That Peachtree Hills Golf Course plans to host a golf tournament in December isn’t out of the ordinary. Yet this isn’t the traditional game of golf one would find being played on fairways and greens.
The golf course in Spring Hope is holding its second annual disc golf tournament. The Open at Peachtree is set for Dec. 12, and is a pro-am part of the Professional Disc Golf Association schedule.
Scoring in disc golf is the same as golf, though it is played by throwing a disc. Courses can be found all over, often arranged into landscapes full of trees and obstacles.
As of Friday 52 competitors were signed up to compete, including two-time world champion Barry Schultz. Schultz, a Charlotte resident, won back-to-back national championships in 2003 and 2004.
Schultz is one of just six people to have more than one championship since the world championship tournament began in 1982. He won his second title by defeating Ken Climo, who has a leading 12 championships.
Both professional and amateur players will be represented at the event, with a cash prize for the champion of the pro bracket.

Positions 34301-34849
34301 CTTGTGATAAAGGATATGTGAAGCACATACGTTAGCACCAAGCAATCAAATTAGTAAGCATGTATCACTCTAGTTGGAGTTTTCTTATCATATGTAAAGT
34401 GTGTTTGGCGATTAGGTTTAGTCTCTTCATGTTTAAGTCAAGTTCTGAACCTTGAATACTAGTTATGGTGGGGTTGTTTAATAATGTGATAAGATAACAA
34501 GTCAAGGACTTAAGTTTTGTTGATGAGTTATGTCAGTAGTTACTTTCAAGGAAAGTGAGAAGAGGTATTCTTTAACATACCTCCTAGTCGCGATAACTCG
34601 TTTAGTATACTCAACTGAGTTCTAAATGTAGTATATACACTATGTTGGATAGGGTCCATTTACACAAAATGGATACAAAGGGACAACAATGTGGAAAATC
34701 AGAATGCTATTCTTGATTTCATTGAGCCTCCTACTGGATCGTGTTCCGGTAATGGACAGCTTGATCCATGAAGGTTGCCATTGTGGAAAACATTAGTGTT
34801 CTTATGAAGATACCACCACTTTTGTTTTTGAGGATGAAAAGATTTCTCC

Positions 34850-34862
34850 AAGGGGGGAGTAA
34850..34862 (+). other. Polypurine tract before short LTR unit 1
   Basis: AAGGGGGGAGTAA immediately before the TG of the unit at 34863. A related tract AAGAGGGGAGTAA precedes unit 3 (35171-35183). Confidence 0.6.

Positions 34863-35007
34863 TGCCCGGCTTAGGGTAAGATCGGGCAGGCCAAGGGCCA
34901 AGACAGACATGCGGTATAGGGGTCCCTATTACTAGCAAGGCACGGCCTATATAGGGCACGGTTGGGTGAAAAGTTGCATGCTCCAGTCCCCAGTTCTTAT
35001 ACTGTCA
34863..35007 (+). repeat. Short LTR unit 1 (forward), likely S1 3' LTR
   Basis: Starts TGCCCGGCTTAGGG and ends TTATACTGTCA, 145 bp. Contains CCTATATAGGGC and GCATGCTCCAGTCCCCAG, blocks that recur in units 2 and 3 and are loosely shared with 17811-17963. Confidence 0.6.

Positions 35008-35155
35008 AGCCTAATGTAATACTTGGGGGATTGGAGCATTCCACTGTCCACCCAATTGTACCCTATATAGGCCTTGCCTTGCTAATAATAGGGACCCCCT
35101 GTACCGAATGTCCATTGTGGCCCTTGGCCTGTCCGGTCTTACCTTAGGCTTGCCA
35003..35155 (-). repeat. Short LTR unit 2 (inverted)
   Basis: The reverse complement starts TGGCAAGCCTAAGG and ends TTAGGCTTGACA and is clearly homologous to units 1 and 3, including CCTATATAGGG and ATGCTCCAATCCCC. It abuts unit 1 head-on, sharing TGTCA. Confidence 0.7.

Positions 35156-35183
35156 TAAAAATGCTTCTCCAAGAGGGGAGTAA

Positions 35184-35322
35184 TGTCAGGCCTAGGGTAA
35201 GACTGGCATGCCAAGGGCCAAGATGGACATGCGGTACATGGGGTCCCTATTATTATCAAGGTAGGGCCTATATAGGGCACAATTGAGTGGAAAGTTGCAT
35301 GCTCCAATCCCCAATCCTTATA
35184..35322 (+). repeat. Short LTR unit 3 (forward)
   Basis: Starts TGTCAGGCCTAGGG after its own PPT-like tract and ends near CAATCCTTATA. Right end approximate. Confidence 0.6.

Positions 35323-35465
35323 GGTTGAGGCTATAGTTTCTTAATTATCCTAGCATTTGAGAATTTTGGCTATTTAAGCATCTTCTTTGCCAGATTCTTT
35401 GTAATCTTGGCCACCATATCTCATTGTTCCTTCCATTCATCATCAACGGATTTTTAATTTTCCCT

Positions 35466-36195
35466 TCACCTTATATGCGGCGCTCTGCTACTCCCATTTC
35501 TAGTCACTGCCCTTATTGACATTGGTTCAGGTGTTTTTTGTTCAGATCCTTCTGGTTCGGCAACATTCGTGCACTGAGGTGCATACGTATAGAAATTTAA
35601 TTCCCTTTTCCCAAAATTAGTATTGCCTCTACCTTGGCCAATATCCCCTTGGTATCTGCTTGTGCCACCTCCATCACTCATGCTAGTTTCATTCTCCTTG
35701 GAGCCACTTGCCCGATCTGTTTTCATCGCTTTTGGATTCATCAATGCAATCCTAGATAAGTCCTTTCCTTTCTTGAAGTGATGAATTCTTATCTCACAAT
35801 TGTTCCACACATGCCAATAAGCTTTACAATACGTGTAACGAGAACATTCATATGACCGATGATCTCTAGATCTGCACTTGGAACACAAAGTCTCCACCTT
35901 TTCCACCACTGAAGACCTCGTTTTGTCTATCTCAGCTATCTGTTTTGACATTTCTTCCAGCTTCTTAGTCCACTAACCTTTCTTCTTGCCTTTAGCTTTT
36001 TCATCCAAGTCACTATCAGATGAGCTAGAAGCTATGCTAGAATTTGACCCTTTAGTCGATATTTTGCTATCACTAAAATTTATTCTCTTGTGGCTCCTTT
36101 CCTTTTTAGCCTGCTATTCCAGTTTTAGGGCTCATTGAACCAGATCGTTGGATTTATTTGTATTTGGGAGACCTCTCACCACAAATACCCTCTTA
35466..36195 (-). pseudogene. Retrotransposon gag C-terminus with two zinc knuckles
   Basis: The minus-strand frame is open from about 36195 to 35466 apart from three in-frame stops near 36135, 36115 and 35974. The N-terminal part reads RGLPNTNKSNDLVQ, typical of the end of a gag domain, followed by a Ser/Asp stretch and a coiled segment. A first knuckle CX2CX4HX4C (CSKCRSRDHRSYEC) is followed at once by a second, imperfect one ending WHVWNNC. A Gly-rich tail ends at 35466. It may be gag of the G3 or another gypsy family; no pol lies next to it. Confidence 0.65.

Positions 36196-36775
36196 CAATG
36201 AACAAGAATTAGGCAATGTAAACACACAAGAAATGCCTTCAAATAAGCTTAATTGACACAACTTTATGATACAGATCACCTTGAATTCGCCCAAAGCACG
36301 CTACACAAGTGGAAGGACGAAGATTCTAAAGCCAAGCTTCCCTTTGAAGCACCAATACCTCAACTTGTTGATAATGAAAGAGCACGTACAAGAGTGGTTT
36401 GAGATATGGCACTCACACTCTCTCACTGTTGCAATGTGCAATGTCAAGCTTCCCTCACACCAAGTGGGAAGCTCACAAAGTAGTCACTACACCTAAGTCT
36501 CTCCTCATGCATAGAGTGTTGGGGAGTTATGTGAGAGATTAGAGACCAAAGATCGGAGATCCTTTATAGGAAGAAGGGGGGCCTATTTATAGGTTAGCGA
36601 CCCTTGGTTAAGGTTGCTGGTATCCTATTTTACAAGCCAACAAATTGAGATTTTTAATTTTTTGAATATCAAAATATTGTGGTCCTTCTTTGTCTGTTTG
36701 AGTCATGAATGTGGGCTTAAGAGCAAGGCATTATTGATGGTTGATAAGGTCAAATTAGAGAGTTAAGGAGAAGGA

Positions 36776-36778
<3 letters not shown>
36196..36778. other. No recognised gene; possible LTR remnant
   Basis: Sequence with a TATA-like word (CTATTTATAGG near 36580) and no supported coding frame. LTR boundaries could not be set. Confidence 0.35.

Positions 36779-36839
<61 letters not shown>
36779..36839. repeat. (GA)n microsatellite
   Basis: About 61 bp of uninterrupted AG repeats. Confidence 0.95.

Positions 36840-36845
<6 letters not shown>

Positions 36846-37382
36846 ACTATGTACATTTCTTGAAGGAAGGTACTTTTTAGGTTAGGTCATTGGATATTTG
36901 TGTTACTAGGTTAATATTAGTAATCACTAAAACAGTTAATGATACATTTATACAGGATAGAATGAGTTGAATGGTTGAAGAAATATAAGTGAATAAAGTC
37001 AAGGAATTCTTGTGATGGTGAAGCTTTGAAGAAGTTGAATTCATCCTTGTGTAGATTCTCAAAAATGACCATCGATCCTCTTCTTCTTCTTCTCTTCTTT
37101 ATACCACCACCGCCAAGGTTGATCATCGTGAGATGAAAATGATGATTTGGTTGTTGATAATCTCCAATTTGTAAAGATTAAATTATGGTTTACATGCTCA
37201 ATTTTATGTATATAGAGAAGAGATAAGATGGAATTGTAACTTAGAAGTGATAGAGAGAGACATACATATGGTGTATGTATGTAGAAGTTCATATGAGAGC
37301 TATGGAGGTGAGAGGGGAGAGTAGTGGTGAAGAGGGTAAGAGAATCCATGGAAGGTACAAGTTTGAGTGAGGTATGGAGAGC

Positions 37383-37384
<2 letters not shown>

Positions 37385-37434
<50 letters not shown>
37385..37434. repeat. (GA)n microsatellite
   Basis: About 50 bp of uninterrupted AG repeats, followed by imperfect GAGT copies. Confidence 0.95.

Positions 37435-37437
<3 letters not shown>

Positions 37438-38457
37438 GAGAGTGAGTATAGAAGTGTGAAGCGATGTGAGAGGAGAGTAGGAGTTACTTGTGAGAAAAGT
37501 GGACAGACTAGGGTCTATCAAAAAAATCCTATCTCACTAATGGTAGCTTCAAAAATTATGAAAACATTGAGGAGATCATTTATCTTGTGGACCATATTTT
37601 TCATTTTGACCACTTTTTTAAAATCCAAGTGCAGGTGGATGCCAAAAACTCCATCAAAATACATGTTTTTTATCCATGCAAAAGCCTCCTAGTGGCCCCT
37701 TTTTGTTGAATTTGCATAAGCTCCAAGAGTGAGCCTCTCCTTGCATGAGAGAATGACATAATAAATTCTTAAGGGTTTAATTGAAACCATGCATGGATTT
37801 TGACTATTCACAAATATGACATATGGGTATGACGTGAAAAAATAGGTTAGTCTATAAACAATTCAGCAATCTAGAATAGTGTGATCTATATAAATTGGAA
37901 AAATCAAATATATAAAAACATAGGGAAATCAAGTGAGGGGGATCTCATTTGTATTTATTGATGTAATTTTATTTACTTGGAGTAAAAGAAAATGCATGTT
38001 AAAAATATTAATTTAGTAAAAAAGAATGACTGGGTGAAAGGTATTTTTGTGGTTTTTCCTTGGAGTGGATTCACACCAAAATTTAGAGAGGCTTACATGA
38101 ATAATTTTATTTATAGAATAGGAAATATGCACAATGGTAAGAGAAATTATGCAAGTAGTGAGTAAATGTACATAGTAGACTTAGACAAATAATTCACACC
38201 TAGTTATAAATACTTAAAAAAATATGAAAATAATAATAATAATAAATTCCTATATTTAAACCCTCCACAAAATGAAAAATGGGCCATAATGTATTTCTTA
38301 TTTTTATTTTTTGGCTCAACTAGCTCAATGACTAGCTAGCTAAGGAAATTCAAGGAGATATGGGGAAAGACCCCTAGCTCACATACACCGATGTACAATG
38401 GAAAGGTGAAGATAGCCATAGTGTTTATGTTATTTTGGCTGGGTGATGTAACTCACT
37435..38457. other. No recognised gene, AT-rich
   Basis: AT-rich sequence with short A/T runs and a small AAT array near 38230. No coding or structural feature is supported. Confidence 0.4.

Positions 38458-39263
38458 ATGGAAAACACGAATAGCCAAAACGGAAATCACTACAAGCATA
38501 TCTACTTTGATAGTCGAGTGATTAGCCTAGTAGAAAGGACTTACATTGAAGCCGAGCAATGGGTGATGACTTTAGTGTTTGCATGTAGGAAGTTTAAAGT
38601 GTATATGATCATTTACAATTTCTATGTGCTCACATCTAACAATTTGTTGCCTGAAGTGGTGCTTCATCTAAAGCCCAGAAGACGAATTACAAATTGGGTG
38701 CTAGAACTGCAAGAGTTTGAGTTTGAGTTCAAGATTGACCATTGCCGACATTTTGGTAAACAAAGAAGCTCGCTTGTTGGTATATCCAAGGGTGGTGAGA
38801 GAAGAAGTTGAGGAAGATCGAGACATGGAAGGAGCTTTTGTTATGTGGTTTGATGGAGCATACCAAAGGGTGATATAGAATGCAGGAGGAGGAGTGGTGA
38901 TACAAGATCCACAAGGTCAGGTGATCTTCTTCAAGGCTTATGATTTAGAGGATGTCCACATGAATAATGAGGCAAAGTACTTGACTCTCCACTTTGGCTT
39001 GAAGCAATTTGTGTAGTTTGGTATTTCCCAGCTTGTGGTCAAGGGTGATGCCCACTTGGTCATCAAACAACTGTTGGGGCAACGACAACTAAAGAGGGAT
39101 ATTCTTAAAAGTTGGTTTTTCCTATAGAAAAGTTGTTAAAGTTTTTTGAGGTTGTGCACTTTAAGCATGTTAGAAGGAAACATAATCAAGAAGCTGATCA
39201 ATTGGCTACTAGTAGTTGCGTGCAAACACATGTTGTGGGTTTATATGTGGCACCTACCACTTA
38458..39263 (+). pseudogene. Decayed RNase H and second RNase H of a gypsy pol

“This is a neat thing we started last year and was really successful,” said Zach Marks, who is on the board of directors at the course. “There is a group in Rocky Mount called Rocky Mount Disc Golf. They have memberships and they play different courses around Nash County and Wilson, and they wanted to have an event here.”
Peachtree Hills became involved when a few members were at the 9-hole course for a wedding in the summer of 2019. Marks went for the idea and it turned out to be successful.
“We had groups that traveled down to play and we had RVs in the parking lot,” Marks said.
Peachtree Hills proved to be the perfect landing spot for an event that strays from traditional golf. That’s because the board of directors went for something similar, too.
The course offers year-round fling golf, which Marks describes as a cross between golf and lacrosse. Aside from using different equipment which can be rented from the pro shop, the golf is the same. The regular course layout is used and scoring remains unchanged.
“All golf courses across America are trying to find ways to stay relevant,” Marks said. “Golf is a sport that interest waned when we were in a bit of recession as a country, and so we were looking for ways to stay relevant.”